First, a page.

Microsoft Office Tutorials and References
In Depth Information
Advanced Text Formulas
This is a rather complicated formula, so it may help to examine its components. Basically, the
formula works as follows:
1. If the last two digits of the number are 11, 12, or 13, use th.
2. If Rule #1 does not apply, check the last digit. If the last digit is 1, use st. If the last digit is
2, use nd. If the last digit is 3, use rd.
3. If neither Rule #1 nor Rule #2 apply, use th.
The formula uses two arrays, specified by brackets. Refer to Chapter 14 for more
information about using arrays in formulas.
Figure 5-5 shows the formula in use.
Figure 5-5: Using a formula to express a number as an ordinal.
Determining a column letter for a column number
This next formula returns a worksheet column letter (ranging from A to XFD) for the value
contained in cell A1. For example, if A1 contains 29, the formula returns AC.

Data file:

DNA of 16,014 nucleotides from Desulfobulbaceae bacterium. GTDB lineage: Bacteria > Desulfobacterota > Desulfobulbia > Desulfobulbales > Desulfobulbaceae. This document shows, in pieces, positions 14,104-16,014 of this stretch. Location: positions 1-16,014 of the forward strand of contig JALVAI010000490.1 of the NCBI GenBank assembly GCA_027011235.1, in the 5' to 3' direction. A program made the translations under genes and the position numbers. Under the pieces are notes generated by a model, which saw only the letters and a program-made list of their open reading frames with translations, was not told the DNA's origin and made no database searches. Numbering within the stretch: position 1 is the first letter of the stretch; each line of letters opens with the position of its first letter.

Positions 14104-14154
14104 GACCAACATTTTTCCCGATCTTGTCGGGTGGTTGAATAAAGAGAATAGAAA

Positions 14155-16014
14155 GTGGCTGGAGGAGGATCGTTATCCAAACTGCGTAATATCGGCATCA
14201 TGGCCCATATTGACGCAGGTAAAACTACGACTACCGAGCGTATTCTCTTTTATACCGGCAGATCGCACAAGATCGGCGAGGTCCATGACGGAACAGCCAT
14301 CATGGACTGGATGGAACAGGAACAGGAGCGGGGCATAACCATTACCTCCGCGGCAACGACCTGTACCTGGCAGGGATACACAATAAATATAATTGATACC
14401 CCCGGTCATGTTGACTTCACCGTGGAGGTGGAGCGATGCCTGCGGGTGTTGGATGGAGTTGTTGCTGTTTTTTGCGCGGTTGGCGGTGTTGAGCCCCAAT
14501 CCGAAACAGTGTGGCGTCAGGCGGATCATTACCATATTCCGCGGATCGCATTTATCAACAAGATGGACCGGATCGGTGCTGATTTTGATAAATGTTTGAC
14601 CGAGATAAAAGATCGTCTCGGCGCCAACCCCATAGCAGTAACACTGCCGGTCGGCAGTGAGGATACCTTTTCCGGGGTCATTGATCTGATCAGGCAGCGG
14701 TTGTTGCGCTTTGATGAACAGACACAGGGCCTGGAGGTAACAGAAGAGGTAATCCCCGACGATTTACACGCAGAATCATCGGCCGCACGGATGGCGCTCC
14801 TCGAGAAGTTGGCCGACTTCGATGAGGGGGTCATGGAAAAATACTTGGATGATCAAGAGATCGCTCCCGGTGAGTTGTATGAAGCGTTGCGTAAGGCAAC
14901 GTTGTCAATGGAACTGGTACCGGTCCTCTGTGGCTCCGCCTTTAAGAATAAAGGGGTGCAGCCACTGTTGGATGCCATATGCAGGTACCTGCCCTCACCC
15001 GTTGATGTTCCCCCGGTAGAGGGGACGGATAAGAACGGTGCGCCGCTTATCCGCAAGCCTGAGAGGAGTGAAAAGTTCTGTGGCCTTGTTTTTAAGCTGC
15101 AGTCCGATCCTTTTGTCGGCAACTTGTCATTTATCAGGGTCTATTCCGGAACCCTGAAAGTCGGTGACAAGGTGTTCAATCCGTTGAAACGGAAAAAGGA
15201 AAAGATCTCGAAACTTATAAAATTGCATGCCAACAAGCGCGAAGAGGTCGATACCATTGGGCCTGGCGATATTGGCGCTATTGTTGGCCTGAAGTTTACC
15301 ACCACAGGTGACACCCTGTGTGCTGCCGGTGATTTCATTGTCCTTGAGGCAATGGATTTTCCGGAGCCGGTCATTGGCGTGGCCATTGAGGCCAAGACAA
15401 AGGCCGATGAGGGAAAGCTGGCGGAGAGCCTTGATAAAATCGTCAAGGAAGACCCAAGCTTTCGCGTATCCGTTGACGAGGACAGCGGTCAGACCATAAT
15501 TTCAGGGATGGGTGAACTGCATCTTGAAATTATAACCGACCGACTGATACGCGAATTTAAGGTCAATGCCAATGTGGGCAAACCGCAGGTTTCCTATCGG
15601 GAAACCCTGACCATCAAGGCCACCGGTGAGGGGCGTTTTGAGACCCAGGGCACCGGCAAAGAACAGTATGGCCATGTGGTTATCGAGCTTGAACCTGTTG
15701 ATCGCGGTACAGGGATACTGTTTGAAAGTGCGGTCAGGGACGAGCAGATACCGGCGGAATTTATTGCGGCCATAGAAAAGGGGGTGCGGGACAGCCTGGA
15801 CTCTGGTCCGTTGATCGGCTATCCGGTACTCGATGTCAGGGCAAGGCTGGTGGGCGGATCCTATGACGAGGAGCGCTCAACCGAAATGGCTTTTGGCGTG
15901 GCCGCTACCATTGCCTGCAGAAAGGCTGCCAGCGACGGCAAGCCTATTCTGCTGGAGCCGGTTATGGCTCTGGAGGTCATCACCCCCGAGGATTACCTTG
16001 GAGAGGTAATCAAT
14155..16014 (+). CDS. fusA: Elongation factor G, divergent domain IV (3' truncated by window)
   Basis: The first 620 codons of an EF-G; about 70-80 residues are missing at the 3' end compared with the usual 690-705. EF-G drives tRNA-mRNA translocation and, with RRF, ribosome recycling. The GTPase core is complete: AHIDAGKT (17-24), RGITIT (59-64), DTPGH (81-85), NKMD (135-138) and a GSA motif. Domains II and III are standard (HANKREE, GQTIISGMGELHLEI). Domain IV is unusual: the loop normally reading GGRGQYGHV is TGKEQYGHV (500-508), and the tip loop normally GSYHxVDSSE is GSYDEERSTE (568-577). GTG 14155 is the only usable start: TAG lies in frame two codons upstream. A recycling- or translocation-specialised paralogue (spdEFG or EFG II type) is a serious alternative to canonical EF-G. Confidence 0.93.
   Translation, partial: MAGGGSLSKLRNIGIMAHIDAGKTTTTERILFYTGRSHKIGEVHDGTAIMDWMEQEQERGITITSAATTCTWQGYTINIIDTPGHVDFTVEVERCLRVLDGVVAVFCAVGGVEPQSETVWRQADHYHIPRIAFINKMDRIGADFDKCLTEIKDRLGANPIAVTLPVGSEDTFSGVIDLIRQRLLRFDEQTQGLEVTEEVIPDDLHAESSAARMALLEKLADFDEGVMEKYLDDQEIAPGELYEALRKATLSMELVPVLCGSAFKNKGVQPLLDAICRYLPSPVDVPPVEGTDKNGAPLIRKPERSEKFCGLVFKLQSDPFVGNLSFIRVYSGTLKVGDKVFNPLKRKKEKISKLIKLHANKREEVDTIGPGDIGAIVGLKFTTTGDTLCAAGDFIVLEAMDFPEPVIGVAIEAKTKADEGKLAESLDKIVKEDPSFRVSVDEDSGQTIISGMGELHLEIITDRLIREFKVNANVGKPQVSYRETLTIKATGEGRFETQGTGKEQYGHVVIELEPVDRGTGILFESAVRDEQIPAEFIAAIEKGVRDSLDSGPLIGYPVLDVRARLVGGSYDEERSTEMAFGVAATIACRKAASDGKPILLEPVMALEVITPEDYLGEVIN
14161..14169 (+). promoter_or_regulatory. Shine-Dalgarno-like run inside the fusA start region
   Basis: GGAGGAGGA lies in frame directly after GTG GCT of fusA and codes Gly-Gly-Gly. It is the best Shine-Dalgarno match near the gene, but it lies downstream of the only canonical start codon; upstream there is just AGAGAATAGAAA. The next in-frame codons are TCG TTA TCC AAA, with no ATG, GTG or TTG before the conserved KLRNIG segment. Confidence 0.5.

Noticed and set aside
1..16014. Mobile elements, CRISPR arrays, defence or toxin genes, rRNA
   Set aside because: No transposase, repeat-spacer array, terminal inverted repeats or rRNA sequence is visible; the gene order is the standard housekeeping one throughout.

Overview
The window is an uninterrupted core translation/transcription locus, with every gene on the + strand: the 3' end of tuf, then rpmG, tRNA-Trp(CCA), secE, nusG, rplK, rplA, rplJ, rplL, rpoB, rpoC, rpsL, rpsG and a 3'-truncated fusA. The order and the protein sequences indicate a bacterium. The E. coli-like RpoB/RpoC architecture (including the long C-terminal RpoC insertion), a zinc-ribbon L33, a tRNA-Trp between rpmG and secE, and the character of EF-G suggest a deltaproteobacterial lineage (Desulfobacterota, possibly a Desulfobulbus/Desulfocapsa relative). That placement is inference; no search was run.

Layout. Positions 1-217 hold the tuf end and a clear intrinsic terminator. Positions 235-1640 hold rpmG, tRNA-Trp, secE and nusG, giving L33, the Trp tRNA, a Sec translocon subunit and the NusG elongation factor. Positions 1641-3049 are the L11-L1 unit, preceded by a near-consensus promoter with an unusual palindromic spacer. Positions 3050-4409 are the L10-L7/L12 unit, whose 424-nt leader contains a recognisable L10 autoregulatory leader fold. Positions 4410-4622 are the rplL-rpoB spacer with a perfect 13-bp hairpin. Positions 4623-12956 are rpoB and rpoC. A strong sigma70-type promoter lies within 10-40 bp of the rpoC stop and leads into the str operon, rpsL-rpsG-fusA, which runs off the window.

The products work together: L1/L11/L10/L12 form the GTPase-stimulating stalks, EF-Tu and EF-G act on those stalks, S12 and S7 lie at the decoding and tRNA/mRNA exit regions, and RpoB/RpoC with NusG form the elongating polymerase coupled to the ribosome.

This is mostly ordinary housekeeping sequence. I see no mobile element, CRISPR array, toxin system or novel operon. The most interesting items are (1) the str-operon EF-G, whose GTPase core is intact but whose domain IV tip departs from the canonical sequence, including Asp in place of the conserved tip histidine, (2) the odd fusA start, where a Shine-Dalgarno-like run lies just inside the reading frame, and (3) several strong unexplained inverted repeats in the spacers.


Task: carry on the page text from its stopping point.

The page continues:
Note that the formula doesn’t check for a valid column number. In other words, if A1 contains a
value less than 1 or greater than 16,384, the formula then returns an error. The following
modification uses the IFERROR function to display text (Invalid Column) instead of an error value:
=IFERROR(LEFT(ADDRESS(1,A1,4),FIND(1,ADDRESS(1,A1,4))-1),”Invalid Column”)
The IFERROR function was introduced in Excel 2007. For compatibility with versions prior to
Excel 2007, use this formula:
“Invalid Column”,LEFT(ADDRESS(1,A1,4),FIND(1,ADDRESS(1,A1,4))-1))
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